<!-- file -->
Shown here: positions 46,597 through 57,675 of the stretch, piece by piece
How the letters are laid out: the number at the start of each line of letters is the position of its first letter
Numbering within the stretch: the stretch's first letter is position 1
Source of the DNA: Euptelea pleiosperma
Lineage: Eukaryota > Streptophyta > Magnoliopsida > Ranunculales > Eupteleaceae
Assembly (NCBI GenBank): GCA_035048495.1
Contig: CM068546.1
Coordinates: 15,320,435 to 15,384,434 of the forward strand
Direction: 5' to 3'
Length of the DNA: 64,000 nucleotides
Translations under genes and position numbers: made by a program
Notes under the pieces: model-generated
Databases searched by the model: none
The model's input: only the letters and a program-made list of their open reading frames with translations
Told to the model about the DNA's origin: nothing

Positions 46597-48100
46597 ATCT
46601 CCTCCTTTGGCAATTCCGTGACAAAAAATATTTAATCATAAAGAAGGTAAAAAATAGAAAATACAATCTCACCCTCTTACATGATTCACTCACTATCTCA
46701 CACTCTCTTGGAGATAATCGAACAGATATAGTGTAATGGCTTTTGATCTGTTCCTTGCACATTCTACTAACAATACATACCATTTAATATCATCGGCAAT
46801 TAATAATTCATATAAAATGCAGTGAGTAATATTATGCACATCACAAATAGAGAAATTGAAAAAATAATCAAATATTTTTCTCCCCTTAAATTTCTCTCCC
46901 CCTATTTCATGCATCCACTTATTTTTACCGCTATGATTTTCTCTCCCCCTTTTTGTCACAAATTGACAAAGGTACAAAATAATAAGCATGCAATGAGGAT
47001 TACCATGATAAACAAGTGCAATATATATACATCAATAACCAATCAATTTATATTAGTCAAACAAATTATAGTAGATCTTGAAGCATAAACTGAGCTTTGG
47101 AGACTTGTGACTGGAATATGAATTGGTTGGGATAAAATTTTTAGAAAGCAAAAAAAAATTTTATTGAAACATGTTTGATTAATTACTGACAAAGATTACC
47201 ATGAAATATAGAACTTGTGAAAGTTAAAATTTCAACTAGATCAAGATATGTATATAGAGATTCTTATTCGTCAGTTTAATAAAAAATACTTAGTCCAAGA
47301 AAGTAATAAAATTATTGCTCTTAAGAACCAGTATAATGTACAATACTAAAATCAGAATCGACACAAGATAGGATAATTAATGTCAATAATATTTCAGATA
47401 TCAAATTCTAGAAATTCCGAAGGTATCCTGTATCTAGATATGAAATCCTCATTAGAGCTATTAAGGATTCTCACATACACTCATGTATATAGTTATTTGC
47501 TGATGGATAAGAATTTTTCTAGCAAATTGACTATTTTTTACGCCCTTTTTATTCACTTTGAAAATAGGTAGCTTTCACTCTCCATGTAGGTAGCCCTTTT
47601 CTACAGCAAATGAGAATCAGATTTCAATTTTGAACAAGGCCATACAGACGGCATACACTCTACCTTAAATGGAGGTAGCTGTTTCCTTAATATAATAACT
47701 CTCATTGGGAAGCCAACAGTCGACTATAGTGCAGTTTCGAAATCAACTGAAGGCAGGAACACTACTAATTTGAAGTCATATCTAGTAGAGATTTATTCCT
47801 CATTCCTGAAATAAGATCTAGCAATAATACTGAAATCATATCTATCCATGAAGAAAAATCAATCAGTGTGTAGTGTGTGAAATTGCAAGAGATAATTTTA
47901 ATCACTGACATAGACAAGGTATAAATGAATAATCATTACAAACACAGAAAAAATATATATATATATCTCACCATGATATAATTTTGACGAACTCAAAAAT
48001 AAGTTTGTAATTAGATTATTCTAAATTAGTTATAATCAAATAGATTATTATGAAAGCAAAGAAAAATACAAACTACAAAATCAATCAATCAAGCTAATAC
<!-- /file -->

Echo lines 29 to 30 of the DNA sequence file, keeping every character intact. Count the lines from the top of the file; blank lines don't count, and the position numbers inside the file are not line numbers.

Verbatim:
47701 CTCATTGGGAAGCCAACAGTCGACTATAGTGCAGTTTCGAAATCAACTGAAGGCAGGAACACTACTAATTTGAAGTCATATCTAGTAGAGATTTATTCCT
47801 CATTCCTGAAATAAGATCTAGCAATAATACTGAAATCATATCTATCCATGAAGAAAAATCAATCAGTGTGTAGTGTGTGAAATTGCAAGAGATAATTTTA